China consumption shows no sign of strong V-shaped recovery: McKinsey

Consumers eating shabu shabu at a restaurant in Lianyungang City, East China’s Jiangsu Province, Nov 26, 2023.

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BEIJING — China’s consumer isn’t going to be spending big anytime soon, which means companies need to be more strategic to tap what’s still a massive market, according to McKinsey.

“I’m hopeful we will see an incremental improvement over the next year,” said Daniel Zipser, leader of McKinsey’s Asia consumer and retail practice.

“But there are no signs it should be a strong, V-shaped recovery,” said Zipser, who is also a senior partner at McKinsey and author of a new report called “China Consumption: Start of a New Era.”

China’s retail sales have generally remained lackluster since the onset of the Covid-19 pandemic in early 2020. Despite the end of Covid controls at the end of last year, falling global demand for Chinese goods and a slump in the real estate market have weighed on the country’s overall economy.

Looking ahead, growth is expected to slow. The government is tackling long-standing issues in the real estate sector, while tensions with major trade partners such as the U.S. have risen.

The overall economic recovery and the recovery of the property market has not been what people hoped for.

Daniel Zipser

senior partner, McKinsey

All that has kept Chinese consumer sentiment at the same level it was about 12 months ago, when the country was still living under Covid restrictions, Zipser pointed out in a phone interview Thursday.

“The overall economic recovery and the recovery of the property market has not been what people hoped for,” he said. “People are aware of the geopolitical tensions, very aware of … exports declining.”

“They don’t yet have the confidence this will be different [in] 2024, 2025.”

Clear winners and losers

Despite the overall gloom, there’s a divergence in how Chinese consumer companies are affected.

McKinsey’s analysis of 80 publicly listed consumer companies that generate most of their revenue from mainland China found a significant divergence — many saw double-digit growth while others saw double-digit declines.

“I think in the old days, you could invest in whatever you want[ed], everything will grow, most companies have been doing well,” Zipser said. “Those days are over.”

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Today, the market is more competitive, he said, pointing out that the product is much more important and the “consumer is much more sophisticated.”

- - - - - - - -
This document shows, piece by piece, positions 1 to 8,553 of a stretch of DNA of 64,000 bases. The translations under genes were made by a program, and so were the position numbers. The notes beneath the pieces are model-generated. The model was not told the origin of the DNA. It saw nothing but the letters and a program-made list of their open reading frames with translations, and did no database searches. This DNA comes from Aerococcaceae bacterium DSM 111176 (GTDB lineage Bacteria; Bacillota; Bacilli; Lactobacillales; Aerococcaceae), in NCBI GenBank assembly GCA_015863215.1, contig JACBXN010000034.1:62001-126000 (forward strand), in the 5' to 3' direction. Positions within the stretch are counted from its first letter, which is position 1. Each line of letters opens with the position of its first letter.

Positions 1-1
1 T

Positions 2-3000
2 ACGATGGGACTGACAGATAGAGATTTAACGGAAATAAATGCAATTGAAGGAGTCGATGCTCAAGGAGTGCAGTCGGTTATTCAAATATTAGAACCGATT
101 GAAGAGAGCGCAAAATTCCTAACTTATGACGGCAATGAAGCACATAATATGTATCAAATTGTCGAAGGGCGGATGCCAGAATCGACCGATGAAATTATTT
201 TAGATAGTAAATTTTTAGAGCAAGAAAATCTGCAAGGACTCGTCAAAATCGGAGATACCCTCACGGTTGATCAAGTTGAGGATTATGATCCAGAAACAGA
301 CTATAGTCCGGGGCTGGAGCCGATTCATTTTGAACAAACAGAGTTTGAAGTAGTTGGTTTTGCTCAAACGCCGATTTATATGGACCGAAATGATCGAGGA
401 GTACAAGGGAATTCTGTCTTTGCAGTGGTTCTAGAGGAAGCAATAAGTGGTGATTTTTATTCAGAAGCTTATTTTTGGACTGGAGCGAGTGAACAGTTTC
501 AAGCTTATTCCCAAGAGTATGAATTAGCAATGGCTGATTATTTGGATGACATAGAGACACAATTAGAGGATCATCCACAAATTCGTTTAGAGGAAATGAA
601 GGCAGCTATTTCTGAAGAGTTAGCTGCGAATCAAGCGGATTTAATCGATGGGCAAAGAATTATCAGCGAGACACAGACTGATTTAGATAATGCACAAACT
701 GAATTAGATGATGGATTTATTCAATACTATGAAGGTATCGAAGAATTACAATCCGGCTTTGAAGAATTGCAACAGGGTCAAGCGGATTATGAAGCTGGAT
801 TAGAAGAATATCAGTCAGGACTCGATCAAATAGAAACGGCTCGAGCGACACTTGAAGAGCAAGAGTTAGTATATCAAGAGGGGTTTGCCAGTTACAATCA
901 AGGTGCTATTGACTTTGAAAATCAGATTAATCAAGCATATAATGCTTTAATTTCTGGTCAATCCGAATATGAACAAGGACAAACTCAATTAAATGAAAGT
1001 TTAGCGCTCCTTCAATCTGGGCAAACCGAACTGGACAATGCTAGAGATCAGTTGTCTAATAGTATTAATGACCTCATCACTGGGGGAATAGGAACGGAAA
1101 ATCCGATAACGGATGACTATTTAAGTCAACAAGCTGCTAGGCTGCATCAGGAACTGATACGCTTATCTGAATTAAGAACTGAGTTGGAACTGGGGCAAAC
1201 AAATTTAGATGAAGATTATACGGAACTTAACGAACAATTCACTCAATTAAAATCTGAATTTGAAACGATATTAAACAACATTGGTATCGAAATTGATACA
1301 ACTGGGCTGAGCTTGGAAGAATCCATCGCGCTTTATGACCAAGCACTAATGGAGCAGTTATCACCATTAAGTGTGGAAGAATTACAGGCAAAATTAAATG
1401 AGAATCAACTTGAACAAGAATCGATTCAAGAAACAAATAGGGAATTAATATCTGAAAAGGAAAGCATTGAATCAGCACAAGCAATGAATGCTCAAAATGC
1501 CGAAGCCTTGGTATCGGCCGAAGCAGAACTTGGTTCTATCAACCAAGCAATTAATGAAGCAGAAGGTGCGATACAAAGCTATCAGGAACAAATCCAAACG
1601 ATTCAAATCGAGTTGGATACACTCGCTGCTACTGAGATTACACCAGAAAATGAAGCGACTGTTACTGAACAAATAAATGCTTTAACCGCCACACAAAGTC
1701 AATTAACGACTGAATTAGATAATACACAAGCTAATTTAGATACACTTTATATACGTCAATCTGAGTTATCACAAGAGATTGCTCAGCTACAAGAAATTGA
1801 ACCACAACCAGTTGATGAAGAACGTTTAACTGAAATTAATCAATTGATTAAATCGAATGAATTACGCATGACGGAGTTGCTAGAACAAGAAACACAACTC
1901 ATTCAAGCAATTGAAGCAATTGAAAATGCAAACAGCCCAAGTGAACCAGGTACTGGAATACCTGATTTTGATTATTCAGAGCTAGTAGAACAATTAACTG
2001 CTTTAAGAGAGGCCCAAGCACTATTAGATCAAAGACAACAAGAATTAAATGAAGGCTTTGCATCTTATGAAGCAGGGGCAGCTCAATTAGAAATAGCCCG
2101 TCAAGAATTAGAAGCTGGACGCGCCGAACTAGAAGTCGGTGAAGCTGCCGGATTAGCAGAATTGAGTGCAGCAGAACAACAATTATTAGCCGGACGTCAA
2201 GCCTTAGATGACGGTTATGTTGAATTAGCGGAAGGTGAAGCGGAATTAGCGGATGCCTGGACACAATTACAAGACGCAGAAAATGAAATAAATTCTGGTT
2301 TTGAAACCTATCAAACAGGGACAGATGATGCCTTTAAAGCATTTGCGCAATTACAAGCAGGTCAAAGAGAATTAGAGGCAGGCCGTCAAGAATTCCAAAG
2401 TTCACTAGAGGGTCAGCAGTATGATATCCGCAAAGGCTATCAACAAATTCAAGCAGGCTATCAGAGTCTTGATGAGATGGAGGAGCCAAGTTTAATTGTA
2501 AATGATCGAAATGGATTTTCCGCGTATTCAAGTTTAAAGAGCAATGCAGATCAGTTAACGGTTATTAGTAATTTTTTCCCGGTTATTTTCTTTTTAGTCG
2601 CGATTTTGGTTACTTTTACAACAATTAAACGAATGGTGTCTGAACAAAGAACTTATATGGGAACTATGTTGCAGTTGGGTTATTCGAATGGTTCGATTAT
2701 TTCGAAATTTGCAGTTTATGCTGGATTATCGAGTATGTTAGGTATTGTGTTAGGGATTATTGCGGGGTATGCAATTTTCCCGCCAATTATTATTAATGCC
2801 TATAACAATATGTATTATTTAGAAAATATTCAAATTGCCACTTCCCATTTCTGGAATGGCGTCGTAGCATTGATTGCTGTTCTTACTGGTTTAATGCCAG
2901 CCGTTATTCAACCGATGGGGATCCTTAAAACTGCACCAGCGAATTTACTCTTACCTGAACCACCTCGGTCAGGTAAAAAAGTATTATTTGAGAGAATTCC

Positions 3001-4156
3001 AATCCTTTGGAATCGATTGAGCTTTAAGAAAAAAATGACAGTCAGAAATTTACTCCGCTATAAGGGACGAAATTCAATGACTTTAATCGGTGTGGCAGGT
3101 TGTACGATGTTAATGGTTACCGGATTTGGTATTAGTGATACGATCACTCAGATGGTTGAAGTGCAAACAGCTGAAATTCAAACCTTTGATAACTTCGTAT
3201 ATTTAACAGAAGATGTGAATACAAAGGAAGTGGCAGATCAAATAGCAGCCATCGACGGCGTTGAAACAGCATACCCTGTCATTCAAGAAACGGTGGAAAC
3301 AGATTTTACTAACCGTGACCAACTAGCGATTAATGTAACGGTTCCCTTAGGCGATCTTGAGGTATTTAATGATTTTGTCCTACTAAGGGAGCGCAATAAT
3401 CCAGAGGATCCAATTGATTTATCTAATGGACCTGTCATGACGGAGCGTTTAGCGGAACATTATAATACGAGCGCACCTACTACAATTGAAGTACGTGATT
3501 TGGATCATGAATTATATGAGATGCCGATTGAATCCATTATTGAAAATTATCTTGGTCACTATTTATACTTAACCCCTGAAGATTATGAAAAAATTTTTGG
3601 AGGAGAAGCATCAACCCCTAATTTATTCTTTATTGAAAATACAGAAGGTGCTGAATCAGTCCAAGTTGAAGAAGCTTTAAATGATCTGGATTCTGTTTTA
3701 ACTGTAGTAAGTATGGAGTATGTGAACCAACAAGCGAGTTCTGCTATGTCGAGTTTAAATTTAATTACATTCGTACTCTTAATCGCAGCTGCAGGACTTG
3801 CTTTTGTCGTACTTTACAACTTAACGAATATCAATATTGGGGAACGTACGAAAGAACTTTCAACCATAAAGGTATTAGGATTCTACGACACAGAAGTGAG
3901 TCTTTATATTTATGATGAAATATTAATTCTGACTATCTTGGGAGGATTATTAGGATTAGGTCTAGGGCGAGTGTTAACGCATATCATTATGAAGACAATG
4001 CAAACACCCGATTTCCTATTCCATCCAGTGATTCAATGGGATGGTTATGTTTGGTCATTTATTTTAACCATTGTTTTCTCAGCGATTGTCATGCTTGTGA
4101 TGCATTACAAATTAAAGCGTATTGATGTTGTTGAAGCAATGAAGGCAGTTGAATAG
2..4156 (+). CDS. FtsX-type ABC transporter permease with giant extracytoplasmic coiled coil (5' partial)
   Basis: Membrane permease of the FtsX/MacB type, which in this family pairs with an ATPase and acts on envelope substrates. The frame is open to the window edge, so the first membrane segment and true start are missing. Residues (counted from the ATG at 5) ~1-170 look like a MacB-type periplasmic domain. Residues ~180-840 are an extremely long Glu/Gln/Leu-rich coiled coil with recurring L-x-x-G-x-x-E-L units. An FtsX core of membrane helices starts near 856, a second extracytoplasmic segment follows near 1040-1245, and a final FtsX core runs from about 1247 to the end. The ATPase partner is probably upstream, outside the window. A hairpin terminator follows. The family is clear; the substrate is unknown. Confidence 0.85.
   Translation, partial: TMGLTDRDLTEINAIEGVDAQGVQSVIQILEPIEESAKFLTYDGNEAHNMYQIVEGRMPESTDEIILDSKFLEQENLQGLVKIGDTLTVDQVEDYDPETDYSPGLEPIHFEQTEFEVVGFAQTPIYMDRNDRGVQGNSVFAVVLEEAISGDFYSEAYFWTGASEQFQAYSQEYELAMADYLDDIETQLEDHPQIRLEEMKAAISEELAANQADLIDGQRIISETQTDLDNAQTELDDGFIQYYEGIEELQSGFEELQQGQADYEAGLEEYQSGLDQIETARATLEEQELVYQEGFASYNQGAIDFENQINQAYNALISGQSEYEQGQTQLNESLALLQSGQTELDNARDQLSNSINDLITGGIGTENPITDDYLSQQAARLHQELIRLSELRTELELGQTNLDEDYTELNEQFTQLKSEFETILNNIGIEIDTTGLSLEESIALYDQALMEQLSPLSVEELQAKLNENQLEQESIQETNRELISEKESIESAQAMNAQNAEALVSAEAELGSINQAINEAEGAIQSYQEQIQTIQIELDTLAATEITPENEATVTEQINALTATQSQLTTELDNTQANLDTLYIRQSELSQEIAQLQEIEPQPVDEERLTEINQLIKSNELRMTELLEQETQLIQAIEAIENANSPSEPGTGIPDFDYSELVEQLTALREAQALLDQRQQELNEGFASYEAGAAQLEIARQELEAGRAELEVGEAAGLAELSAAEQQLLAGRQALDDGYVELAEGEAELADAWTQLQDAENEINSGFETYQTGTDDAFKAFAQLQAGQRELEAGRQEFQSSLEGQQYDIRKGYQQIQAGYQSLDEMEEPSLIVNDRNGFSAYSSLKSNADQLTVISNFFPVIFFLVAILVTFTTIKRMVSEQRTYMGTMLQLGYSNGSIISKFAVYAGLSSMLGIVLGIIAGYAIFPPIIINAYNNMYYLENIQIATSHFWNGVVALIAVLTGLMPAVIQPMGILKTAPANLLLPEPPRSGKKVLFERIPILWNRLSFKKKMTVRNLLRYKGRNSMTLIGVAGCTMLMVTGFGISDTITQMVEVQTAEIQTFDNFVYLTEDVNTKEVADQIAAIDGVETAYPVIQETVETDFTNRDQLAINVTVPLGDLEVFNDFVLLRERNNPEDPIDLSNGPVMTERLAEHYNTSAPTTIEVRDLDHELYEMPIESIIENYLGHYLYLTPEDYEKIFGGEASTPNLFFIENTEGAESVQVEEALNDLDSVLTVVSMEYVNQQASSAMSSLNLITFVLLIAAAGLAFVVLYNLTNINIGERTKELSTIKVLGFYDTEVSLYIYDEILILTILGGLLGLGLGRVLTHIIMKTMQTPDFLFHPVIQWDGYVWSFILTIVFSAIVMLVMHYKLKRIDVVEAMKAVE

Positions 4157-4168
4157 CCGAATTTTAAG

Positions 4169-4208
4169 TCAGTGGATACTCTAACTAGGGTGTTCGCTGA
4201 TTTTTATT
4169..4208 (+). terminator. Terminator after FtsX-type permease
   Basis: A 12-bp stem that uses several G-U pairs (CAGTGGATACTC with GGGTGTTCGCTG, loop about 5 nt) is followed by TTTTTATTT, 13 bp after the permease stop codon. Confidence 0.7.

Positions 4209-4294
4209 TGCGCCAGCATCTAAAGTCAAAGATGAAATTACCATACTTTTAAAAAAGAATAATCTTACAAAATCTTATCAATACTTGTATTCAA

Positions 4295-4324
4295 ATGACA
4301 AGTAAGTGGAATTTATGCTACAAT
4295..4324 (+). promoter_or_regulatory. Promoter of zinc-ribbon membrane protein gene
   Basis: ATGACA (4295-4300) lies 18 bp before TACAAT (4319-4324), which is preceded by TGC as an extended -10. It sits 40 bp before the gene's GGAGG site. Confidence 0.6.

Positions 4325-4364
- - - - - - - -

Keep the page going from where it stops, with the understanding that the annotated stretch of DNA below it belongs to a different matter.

Those tastes have changed swiftly with the country’s economic boom of past decades, creating a lucrative market for American corporations such as Apple and Starbucks.

Between 2012 and 2022, China’s per capita GDP more than doubled to $12,720, according to the World Bank. U.S. GDP per capita rose by about 47% during those 10 years to $76,398 in 2022, the data showed.

China’s massive size means that even if the economy slows from a high pace of growth to around 4% or 5% a year, the country’s incremental increase in retail sales will be the same as the combined total retail sales of South Korea, India and Indonesia, Zipser said.

Slower growth is still growth. China’s retail sales rose by 7.6% in October from a year ago, beating analysts’ expectations.

Major e-commerce companies reported third-quarter revenue growth. While growth for most companies was modest, bargain-focused Pinduoduo saw revenue nearly double from a lower base.

What people are buying

Consumers in China are spending more on services, rather than goods, Zipser said.

“We see particularly the restaurant companies doing well,” he said, noting related categories such as alcohol are also getting a boost.

He said he expects people in China will travel more internationally as it gets easier to apply to visas and the cost of flights comes down.

The McKinsey report found that international travel is only about half of where it was prior to the pandemic.

Zipser added that in contrast to the rise of value brands in more mature markets, premium brands are generally doing well in China.

He said that’s because when consumers in China are “trading down,” instead of buying a cheaper brand, they are actually finding discounted ways to buy the same product, spending less overall or purchasing a smaller package size.

Companies that adapt to new consumer trends also do well.

During the latest Singles Day shopping festival that ended Nov. 11, traditional e-commerce channels saw gross merchandise volume — an industry metric of sales over time — fall by 1% from last year, McKinsey found.

In contrast, livestreaming saw GMV climb by 19% during that time, the report said.

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